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Land-based sewage discharges into the ocean are illegal. Soon that ban will apply to big ships, too, under new EPA rules being announced today.
Jared Blumenfeld, Regional Administrator for the U.S. Environmental Protection Agency, was Environmental Director for the City and County of San Francisco before he was appointed his new job by the Obama administration last January. He would prefer that the ship sewage discharge ban reached at least twice as far offshore, but says three miles is all his agency can cover.
Even these new rules will only restrict about 4/5ths of the sewage discharges into the state’s bays and other coastal waters; most of the remaining 20% comes from smaller vessels not governed by the new rules. Blumenfeld would like to see an eventual system of controlled dockside flushes into regional treatment facilities, but acknowledges that’s little more than a vision right now.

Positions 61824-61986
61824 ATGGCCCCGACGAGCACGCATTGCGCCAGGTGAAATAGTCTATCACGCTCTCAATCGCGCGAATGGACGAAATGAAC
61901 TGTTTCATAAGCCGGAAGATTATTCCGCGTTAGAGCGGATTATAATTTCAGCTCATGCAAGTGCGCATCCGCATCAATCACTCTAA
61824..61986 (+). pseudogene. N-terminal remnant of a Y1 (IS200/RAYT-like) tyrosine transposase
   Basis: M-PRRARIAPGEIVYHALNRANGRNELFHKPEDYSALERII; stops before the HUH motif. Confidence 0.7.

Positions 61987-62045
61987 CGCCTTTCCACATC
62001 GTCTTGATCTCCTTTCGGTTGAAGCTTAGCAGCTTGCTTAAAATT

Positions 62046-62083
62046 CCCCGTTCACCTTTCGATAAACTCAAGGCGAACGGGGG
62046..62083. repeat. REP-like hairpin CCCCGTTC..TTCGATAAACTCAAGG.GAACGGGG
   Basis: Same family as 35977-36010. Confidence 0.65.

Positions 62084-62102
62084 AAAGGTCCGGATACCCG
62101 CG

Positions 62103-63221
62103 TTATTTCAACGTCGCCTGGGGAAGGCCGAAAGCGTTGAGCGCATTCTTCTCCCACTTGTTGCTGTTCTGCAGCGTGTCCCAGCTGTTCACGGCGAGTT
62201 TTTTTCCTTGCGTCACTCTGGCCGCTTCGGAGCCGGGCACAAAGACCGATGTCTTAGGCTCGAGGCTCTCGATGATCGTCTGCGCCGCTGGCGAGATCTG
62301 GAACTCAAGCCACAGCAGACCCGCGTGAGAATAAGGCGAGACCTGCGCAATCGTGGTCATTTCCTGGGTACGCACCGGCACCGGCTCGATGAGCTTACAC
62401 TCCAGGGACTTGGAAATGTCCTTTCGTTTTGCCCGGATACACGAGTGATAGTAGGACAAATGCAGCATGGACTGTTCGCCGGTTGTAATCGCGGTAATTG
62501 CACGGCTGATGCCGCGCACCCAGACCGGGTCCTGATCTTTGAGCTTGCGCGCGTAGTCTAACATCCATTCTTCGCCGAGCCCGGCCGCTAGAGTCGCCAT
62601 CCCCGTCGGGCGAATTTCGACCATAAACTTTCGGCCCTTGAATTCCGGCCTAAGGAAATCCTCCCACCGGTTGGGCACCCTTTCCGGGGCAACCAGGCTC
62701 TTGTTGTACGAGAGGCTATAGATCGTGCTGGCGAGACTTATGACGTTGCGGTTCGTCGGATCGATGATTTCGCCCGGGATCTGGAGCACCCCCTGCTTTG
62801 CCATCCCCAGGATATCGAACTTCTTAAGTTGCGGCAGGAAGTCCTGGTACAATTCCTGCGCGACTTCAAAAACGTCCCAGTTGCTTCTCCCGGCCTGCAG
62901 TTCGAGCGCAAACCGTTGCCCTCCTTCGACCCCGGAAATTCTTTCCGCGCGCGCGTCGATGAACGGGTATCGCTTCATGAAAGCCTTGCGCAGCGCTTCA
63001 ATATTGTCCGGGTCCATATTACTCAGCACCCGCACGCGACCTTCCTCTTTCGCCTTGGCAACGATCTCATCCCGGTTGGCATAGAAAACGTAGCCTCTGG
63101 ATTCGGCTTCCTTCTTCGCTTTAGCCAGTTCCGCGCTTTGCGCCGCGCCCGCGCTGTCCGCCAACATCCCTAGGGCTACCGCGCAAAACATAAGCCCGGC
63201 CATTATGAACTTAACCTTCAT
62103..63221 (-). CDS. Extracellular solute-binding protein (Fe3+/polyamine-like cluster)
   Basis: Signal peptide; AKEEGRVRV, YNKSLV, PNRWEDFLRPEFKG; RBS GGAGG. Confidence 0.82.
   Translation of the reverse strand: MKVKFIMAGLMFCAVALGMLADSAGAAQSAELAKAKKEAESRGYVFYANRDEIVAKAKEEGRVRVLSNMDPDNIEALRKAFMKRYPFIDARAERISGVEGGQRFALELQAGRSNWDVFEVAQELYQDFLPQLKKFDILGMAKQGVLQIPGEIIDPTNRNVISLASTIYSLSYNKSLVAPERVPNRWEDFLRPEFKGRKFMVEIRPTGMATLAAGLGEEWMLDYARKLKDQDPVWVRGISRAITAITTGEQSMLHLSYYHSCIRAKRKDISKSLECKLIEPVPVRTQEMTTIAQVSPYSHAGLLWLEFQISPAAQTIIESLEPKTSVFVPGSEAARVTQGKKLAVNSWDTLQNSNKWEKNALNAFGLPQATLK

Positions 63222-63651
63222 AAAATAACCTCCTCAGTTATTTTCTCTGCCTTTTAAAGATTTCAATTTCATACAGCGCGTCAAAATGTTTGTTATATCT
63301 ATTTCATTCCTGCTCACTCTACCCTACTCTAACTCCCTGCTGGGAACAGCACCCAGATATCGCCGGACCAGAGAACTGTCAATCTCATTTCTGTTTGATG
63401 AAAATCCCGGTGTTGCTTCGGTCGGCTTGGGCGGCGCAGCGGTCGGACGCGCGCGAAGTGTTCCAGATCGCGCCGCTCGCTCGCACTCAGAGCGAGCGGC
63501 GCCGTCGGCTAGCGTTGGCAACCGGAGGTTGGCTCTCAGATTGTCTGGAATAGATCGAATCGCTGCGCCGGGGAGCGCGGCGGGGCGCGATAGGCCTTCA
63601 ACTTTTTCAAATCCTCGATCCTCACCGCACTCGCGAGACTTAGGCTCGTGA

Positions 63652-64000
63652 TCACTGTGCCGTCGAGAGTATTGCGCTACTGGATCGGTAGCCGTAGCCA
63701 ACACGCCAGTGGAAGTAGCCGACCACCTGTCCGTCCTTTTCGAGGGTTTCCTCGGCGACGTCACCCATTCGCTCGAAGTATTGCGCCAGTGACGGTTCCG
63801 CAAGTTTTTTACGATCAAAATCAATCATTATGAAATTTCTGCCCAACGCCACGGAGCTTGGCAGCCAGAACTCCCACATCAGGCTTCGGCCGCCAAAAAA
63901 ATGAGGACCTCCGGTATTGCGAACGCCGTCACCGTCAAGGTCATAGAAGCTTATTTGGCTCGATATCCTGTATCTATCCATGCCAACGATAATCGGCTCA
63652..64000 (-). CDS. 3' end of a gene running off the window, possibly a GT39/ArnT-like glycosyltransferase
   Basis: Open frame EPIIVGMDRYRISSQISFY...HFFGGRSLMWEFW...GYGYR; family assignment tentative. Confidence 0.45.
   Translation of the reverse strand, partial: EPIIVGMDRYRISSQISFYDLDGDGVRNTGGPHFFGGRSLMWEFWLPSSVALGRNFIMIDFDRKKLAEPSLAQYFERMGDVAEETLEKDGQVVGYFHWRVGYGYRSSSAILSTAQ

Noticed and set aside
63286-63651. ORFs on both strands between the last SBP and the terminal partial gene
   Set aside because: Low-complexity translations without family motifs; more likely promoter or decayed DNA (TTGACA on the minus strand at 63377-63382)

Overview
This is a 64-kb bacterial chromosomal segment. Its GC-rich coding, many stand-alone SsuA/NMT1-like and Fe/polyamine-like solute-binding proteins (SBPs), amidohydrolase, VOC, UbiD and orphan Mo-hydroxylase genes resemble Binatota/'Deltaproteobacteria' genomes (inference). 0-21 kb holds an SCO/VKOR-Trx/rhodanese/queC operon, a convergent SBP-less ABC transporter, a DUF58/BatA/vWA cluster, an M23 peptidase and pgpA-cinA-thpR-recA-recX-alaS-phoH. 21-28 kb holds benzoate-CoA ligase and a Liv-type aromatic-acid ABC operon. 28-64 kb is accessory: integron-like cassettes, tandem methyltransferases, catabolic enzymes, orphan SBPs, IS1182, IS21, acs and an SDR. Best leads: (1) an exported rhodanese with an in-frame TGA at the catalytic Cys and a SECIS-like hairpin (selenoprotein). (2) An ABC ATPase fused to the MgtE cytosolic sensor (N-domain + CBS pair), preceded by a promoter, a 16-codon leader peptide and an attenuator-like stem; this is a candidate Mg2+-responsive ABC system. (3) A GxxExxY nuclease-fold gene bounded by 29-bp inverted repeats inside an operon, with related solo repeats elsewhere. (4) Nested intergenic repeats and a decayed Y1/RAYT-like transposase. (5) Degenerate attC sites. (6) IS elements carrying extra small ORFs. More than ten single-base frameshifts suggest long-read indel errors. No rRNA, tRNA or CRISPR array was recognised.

While the new EPA rules are welcomed, some environmental groups are pushing for more stringent standards. There is also a separate move underway to impose a full ban on sewage discharges from all vessels on Tomales Bay.
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Far out in the oceans of the world, away from the continents and even shipping lanes, vast floating seas of plastic garbage form an intractable sort of water pollution, something the bay area’s Project Kaisei is working to combat.
The north Pacific gyre is 700 to 800 miles across, explains Mary Crowley, co-founder of Project Kaisei, but it is not a solid mass of garbage so much as a shallow stew of floating debris.
The north Pacific Gyre is believed to hold the largest plastic Vortex anywhere on Earth, but Crowley observes that there are numerous other gyres across the seas, and each of them have their own growing expanses of floating garbage.
Returning from the Pacific Gyre, the Kaisei sailed under the the Golden Gate Bridge on August 31st. Kaisei is a Japanese word meaning "Ocean Planet."
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